He added that the legal recognition of simplified Chinese from the report was “largely symbolic”, as it was “easy” for long-term users of traditional Chinese to recognise simplified Chinese.

“Of course with time, the impact [of promoting simplified Chinese] will be to cut off younger generations from easy access to texts of the past, as has been the case on the mainland,” he said.

“If the current policy of homogenisation and centralisation of language is pursued — as it was in all major European states in the 19th and 20th centuries — then the younger generation at least will become more comfortable with simplified characters.”

Raymond Pai, a University of British Columbia Cantonese lecturer, said although the report was advisory in nature, it would build the foundation for future policies on promoting Mandarin and simplified Chinese in Hong Kong.

A man in black. A man in black. Raymond Pai says the recommendations of the report are mostly for political purposes.(

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“The rationale [the report] uses is that the other three cities [Macau, Guangzhou and Shenzhen] are doing well [in promoting Mandarin], so [Hong Kong] also needs to do well,” he said.

In a statement to the ABC, a spokesperson for the Hong Kong Education Bureau said: “The development of the Guangdong-Hong Kong-Macau Greater Bay Area is very important to the future of Hong Kong.”

“Hong Kong people who pursue future studies, employment and life in the Greater Bay Area would need to interact with mainland [China], which includes mastering the language and text for communication.”

They added China was open to suggestions that would “help students learn ‘biliteracy and trilingualism (including Mandarin) well”.

The ABC also contacted China’s Hong Kong and Macau Affairs Office and the Ministry of Education for comment.

Do Hong Kong students need more Mandarin education?

A Chinese textbook. A Chinese textbook. Hong Kong student Anson Law used this textbook in traditional Chinese to study Chinese classic literature.(

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Many schools in Hong Kong already offer a subject on Mandarin for students to master the spoken language.

Anson Law, a 20-year-old Hong Kong student, recalled that he did Mandarin from primary school until year 9, and it included a speaking test each term.

Mr Law said he was worried about the extra burden that would be placed on students if Mandarin became compulsory for academic assessment.

“Learning an extra language would be helpful, but some students just don’t have good language talent,” he said.

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Chinese language and literature is also a subject taught in schools but there has been controversy over which language it should be taught in.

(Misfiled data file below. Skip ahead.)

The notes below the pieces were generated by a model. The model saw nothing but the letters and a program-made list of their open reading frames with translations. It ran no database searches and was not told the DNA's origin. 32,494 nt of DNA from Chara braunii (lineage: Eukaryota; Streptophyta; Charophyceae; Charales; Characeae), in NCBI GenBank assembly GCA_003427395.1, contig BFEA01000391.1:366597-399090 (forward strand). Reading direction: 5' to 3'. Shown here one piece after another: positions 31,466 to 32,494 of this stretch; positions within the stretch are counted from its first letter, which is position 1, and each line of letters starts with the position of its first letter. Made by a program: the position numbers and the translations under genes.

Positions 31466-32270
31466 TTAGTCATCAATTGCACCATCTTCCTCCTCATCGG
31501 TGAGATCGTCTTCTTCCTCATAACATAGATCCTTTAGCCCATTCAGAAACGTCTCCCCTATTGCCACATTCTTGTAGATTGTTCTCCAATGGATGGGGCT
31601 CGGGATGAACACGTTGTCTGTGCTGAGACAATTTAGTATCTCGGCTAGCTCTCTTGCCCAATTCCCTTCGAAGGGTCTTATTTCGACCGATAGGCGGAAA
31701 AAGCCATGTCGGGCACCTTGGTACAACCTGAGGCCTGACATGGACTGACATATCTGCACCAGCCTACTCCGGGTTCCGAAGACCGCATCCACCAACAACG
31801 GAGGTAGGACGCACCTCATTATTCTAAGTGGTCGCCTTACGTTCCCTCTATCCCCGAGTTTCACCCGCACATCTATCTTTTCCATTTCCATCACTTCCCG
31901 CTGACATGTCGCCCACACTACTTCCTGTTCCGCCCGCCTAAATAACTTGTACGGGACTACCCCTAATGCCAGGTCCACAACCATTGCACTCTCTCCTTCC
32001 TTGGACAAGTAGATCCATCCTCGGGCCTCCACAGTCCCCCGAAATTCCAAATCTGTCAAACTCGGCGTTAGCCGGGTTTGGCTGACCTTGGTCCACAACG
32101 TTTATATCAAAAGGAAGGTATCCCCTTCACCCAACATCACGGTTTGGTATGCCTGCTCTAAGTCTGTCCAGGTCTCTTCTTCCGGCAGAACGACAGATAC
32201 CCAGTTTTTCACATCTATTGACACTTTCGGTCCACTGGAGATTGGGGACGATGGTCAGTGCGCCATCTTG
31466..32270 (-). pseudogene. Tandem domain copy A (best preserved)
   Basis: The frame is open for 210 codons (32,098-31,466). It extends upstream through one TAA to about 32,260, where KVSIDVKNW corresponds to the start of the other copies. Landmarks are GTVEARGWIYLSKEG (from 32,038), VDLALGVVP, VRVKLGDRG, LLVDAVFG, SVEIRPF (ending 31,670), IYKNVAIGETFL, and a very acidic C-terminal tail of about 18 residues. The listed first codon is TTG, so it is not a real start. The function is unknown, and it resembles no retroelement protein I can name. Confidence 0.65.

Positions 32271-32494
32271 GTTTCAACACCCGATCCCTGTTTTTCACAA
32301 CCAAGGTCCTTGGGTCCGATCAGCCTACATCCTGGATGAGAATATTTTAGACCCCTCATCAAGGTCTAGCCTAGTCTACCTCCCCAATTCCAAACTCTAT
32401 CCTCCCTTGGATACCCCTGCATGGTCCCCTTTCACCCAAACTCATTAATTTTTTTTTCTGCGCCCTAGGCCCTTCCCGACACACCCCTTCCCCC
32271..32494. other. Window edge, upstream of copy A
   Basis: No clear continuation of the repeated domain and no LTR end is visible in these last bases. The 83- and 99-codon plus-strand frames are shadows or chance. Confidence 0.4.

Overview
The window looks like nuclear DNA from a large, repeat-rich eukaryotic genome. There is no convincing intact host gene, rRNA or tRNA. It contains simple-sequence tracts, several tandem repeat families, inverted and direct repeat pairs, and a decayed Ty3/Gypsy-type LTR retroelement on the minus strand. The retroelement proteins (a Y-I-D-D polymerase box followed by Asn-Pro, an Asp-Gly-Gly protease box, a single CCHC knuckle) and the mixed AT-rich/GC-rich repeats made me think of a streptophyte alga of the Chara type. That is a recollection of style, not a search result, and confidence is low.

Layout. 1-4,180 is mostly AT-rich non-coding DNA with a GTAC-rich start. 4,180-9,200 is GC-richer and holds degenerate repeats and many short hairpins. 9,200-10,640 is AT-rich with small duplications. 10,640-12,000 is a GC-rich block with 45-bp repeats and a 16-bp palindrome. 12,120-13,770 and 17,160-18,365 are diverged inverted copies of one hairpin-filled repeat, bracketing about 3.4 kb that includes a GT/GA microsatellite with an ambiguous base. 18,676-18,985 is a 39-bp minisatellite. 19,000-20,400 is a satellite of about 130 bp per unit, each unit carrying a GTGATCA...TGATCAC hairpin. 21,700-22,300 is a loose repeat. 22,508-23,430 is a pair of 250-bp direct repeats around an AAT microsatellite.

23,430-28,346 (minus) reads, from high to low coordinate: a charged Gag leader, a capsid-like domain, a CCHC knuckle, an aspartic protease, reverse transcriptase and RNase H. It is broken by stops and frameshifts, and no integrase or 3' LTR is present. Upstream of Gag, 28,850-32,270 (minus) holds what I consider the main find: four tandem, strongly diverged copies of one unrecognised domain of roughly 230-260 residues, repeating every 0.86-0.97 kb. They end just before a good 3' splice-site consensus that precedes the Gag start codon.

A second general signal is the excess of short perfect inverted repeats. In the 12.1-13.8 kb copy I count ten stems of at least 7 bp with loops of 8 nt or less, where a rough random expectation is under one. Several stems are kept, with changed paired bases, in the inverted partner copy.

A 2015 report found that among the primary schools that responded to a survey, more than 70 per cent of them were teaching the subject in Mandarin.

This week, Hong Kong billionaire businessman Ronnie Chan called for the education system to go further, saying all subjects in all schools should be taught in Mandarin.

He wants Hong Kong’s next generation to be able to “dream the ‘Chinese dream’ in the Mandarin”, according to Hong Kong public broadcaster RTHK.

Mr Chan said Cantonese should be preserved but “for the economic future of Hong Kong”, students “must master Mandarin”.

Hopes Hongkongers abroad will help preserve Cantonese

A person walks past a billboard in Hong Kong which writes about the electoral system. A person walks past a billboard in Hong Kong which writes about the electoral system. Beijing has also recently made changes to Hong Kong’s electoral system.(

AP: Kin Cheung

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Andrew Chan Lok Hang said compared to Mandarin education, Hong Kong lacked a systemic Cantonese education. 

“We lack formal Cantonese courses in Hong Kong, with no curriculum about Cantonese from the Education Bureau,” Mr Chan said.

“Some ethnic minorities and new immigrants to Hong Kong face certain difficulties in learning Cantonese.”

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He said he hoped that the growth of Hong Kong diaspora communities overseas in recent years would provide opportunities to promote Cantonese and traditional Chinese outside Hong Kong.

After Hong Kong’s national security law came into force, several countries, including Australia and the United Kingdom, offered migration programs to Hongkongers.

According to the BBC, the UK government estimated there would be 300,000 Hongkongers migrating to the UK over the next five years.

Professor Lee, who introduced Hong Kong studies at St Andrews University, said the older generation of Hongkongers would cling to Cantonese and traditional Chinese.

“Resistance to national language policies is easier in the 21st century than it was in earlier centuries. Look at the renaissance of Welsh and Catalan in Europe,” he said.

Professor Lee added that overseas Hong Kong diasporas would help preserve the language, but it still needed “generous support”.

He said unlike Mandarin, which has the Confucius Institute, neither Cantonese nor Hong Kong studies would receive funding from the state.

“So, we need to help ourselves.”